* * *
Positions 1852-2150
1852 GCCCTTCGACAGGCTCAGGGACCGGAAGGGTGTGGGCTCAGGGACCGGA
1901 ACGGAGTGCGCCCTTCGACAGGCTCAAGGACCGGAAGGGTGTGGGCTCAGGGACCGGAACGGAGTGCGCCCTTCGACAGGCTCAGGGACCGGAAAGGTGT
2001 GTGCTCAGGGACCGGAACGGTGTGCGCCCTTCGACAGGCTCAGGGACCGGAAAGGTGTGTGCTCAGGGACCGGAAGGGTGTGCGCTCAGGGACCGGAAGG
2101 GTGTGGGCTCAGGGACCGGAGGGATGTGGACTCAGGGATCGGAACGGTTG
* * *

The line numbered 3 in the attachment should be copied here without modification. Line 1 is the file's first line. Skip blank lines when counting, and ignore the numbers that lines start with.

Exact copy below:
1901 ACGGAGTGCGCCCTTCGACAGGCTCAAGGACCGGAAGGGTGTGGGCTCAGGGACCGGAACGGAGTGCGCCCTTCGACAGGCTCAGGGACCGGAAAGGTGT